In the video, Neely posed to us that the rise since 2009 is only a 'corrective wave' possibly of a triangle in some form. He called it wave "d". I understand why Neely is doing this based on his time rules, but what if one or more of Neely's time rules is not exactly correct, as he states it?
Let me pose this question to you with a different diagram, and a differently worded question. How long in price length does a wave have to be, before it simply can not be considered a wave of the same degree as the previous waves? Here is the diagram. Let me explain.
|S&P500 Cash - Monthly - Measurements Matter|
If you look at this monthly chart, and the Fibonacci ruler shown, you can see that the up wave since 2009 is more than 2.618 times the length of wave b. Is this really a wave d? I mean from price length perspective, how long can this go on? How long does Neely allow it to go on before saying something like, "Uncle!, OK you got me. It's really a new bull market."
And, if the length in price points alone doesn't do it, how about time? From 2009 - 2018 is nine years in length. But from 2002 to 2007 (the b wave ) is only 5 years. How does a wave become shorter, like the c wave, being only two years, and then become longer again like the purported d wave, and still be of the same degree? And if price and time don't do it, how about both of those together with a pretty clear five-wave form?! Not enough for you? What about if the "middle segment" of the rise from 2009 to 2018 is simply "too long" to be a sub-wave? That would be a degree violation. Conflict! (Here I am referring to the fact that from 2011 - 2015, price rises more than all of the b wave!)
This is not logical.
This is one of the reasons why - while I respect Neely very highly, and think he has made a number of vital contributions - either he hasn't finished his work or his reasoning, or doesn't explain why this should be so. Or, perhaps he is incorrect in the application of his own written rules to the current market situation. Remember, the new Neely patterns (such as diametrics, neutral triangles, etc.) were not invented when Mastering Elliott Wave was written. Did he 'invent' such patterns to 'cover his tracks'?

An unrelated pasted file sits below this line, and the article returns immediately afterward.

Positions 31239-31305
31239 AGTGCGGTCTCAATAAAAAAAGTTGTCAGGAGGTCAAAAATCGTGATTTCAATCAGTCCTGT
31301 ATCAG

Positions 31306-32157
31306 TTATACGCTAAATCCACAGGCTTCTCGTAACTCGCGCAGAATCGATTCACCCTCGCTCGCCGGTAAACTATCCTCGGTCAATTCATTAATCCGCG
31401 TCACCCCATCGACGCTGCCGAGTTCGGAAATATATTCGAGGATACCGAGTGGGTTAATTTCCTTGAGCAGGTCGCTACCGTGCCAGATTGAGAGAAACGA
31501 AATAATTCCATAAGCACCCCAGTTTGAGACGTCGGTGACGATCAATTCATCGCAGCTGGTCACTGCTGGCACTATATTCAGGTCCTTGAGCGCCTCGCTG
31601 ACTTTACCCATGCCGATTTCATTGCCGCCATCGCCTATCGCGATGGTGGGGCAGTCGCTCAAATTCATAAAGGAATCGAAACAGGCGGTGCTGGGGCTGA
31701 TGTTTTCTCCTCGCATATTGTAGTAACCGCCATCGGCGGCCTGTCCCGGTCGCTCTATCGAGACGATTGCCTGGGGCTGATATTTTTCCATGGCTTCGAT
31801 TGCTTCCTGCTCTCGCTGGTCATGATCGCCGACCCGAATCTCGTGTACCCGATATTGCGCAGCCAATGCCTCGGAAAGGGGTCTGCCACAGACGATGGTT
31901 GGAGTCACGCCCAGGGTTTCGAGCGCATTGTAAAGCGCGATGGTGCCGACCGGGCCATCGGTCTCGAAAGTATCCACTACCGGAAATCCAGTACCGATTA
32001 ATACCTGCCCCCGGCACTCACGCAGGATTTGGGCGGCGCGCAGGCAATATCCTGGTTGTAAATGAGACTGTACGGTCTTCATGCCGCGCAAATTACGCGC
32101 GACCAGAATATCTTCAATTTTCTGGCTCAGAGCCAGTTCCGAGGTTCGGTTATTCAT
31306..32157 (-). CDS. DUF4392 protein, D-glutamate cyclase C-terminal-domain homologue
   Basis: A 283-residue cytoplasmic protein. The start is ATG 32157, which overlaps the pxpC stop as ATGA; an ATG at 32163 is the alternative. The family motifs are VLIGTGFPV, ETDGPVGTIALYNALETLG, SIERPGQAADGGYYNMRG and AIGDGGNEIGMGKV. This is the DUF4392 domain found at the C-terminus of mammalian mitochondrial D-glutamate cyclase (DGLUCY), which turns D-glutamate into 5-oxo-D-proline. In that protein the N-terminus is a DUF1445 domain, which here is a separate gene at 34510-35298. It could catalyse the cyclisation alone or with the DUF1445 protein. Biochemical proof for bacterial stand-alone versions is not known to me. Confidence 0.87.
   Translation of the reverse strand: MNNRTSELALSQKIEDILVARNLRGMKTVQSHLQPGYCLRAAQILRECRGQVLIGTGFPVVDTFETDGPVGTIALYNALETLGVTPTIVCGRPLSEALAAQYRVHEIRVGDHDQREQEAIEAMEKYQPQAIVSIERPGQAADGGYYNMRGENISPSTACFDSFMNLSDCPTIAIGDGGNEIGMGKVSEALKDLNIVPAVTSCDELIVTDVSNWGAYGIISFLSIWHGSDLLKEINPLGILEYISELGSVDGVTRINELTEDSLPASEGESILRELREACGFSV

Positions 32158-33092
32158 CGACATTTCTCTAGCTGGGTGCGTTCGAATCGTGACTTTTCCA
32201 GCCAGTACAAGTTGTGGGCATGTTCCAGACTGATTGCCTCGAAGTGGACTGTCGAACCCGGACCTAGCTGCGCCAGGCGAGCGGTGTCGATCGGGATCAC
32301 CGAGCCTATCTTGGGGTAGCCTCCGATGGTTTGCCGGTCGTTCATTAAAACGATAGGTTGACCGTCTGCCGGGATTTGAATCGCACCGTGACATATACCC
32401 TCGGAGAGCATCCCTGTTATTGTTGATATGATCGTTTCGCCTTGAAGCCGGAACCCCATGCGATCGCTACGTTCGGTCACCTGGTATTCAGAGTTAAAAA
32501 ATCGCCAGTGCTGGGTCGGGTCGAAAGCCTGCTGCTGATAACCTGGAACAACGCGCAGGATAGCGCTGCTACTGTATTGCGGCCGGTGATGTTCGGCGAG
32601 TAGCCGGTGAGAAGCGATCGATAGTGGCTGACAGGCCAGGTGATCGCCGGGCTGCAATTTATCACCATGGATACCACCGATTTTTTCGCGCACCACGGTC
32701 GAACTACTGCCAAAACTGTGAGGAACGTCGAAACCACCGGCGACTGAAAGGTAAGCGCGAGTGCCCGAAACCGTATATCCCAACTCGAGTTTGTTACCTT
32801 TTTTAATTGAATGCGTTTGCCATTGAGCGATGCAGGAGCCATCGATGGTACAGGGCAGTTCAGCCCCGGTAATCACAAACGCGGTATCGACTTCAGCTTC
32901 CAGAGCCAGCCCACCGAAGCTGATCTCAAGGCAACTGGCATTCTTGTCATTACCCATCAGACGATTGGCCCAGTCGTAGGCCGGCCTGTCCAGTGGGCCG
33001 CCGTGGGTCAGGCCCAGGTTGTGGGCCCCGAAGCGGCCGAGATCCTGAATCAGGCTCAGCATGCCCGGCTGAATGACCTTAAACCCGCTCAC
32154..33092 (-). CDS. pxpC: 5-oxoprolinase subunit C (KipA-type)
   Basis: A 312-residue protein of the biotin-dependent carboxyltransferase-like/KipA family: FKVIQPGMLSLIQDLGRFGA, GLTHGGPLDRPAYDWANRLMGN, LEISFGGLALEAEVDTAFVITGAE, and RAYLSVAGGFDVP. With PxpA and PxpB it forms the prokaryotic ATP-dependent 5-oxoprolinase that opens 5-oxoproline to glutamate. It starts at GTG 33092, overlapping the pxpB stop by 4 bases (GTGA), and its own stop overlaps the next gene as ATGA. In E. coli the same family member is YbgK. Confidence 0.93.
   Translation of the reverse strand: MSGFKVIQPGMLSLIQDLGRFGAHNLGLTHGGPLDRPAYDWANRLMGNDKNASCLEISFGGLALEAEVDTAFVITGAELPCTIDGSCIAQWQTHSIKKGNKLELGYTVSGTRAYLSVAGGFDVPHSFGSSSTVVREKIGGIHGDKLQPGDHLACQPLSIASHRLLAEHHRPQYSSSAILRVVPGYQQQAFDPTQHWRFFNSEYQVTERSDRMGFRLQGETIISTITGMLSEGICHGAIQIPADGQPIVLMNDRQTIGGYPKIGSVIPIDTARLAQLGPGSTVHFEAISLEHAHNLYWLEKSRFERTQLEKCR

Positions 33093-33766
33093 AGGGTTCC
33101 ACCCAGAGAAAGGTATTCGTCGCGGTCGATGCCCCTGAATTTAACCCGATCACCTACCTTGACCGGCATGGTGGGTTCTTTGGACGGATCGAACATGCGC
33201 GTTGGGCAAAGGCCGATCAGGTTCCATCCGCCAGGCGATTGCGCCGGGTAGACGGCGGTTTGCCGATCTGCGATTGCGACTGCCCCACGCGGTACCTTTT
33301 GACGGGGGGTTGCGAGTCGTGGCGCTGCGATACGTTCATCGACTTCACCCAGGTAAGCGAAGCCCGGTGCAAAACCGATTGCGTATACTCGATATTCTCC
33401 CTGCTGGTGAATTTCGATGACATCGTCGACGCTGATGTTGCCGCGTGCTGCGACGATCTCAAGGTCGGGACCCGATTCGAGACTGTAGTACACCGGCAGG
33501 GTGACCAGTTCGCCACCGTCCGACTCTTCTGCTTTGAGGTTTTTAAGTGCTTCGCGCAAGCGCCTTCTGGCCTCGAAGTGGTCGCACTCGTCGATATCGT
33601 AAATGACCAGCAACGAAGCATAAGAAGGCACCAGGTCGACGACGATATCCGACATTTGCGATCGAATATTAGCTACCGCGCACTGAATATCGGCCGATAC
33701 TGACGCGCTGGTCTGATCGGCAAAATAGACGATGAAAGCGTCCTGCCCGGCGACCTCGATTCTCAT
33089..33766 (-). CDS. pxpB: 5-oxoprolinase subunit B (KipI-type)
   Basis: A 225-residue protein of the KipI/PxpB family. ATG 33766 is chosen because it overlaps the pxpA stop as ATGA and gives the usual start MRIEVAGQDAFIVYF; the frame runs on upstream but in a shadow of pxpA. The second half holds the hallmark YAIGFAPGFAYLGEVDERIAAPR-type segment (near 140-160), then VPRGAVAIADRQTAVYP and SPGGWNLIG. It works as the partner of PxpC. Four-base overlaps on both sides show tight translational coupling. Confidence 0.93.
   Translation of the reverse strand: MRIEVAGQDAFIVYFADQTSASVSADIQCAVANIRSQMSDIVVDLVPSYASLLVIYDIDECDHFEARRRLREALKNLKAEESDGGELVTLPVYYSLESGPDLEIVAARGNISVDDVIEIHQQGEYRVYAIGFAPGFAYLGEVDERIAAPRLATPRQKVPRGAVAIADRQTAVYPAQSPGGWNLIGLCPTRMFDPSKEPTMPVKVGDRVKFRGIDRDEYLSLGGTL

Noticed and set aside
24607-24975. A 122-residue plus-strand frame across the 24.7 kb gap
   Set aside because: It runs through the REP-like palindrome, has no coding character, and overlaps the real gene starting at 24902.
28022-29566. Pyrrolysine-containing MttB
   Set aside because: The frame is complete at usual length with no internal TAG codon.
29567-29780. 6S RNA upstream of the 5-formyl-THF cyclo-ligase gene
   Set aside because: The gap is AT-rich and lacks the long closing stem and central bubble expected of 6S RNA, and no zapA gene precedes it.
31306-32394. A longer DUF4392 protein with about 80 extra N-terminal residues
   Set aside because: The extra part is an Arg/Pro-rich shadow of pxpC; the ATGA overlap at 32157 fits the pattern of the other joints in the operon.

Neely runs a fund. Prechter runs a newsletter service. I certainly have seen Prechter and Hochberg not follow even the rules of Elliott Wave analysis - let alone the guidelines. Is this possible for Neely too? I don't know for sure. I have nothing against either of these gentlemen, or their companies - just the opposite. I have a lot of respect for them.
But, when I see things that don't make sense or somehow leave a mysterious unexplained void, I will ask questions with ardent fervor.
Have a wonderful day.
P.S. Chart below added after the open on Dec 06th.
|SP500 Cash Index - 30 Minutes - Trend Line Break is Wave i|
More than likely, as Neely suggests, the new trend starts after the failure - which we have discussed for many days now, and after the trend line break. Not before. The first wave down is wave i, and the deepest retrace since the trend line break is wave ii. It would then make sense that the gap is part of or most of wave iii. There is no evidence yet that wave three is over (that is what > means).
Each of the above waves would go into making wave minuet (i), down.
|SP500 Cash - 5-minutes - v < iii < i|
Chart added at end of day. Probable barrier triangle where d can be higher than b, as long as it does not close above b.
|Probable Barrier Triangle to make b longer in time than a|